‘Tom’s father’s budget didn’t quite stretch to a sea view. Our room was at the back of the hotel, overlooking a courtyard where the staff gathered to gossip and smoke. Once inside, Tom wouldn’t sit down. Instead he stalked the place, plucking at the heavy crimson curtains that covered most of the window, stroking the liver-coloured eiderdown, exclaiming over luxuries (‘They’ve got a mixer tap!), just as he’d done when we were in your flat, Patrick. After a struggle with the catch and a terrible squeal of wood, he managed to get the window open, letting in the afternoon whine of the seagulls.

‘Are you all right’ I asked. This wasn’t what I’d meant to say. Come away from the window and kiss me, was what I’d wanted to say. I’d even thought, briefly, of saying nothing at all; of just beginning to undress. It was still early; not past five in the afternoon, but we were newly-weds. In a hotel. In Brighton. Where things like that happen all the time.’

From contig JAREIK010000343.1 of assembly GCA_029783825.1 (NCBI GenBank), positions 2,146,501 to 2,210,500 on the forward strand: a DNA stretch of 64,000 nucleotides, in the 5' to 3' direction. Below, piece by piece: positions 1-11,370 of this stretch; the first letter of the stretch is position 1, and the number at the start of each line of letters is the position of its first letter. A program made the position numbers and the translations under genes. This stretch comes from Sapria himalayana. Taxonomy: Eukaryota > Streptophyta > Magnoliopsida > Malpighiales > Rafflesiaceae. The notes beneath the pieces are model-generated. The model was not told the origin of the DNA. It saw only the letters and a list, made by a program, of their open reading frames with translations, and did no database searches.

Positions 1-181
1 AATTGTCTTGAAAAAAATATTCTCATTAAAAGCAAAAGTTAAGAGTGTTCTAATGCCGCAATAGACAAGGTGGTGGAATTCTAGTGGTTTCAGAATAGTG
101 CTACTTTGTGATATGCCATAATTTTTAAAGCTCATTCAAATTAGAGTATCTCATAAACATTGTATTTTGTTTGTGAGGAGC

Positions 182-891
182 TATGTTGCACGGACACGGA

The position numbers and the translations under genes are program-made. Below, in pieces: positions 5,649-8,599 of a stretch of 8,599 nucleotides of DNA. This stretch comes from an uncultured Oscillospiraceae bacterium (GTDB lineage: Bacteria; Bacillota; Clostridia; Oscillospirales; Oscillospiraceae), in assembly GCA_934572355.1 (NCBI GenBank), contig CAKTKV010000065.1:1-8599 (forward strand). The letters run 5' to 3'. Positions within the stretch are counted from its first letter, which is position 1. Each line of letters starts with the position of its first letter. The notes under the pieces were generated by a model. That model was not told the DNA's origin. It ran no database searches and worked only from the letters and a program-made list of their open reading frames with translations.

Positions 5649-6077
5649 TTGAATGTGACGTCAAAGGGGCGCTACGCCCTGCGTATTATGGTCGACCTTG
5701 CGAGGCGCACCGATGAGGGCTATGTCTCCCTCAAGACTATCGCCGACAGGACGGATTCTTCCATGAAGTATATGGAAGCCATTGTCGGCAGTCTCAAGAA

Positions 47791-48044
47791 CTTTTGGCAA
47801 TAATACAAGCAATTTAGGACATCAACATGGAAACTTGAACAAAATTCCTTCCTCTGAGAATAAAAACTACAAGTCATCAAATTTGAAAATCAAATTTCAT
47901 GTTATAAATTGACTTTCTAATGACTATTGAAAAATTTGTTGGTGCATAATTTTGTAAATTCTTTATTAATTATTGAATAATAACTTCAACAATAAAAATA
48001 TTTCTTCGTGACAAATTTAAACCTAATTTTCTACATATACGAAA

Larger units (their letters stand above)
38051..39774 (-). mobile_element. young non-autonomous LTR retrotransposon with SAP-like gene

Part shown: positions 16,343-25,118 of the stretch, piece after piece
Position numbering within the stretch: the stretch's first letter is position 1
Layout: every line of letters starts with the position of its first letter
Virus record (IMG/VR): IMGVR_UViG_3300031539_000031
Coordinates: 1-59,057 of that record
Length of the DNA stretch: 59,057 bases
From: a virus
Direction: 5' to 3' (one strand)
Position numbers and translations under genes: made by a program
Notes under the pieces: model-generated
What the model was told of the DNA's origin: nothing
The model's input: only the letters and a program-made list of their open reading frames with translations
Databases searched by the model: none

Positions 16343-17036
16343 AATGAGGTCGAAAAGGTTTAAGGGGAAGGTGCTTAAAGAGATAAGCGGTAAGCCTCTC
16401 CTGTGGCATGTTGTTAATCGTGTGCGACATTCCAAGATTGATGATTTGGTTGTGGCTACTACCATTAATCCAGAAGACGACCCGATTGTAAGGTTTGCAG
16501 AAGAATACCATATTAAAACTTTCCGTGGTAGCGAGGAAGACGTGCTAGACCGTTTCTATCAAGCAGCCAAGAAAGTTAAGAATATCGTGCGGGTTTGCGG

Schoolteacher, Marion, is uneasy from the start about Tom’s close relationship with Patrick, an educated man who works at the town’s gallery. But Patrick has a way of sweeping them both along with glimpses of a different, cultured life of trips to the ballet and exotic home cooked dinners of foreign food.

But Marion, who has led a narrow life with little expectation and no-one to really talk about her hopes and her fears tries to believe that her love can change Tom.

It’s the undercurrents that are so well handled in this third novel from Bethan Roberts. In ‘The Good Plain Cook’ she explored sexual mores through the eyes of a naive girl who is brought in to work for a Bohemian household and tries to focus on learning how to cook the food they want to eat and ignoring the growing extreme antics of a careless mother and communist-poet lover.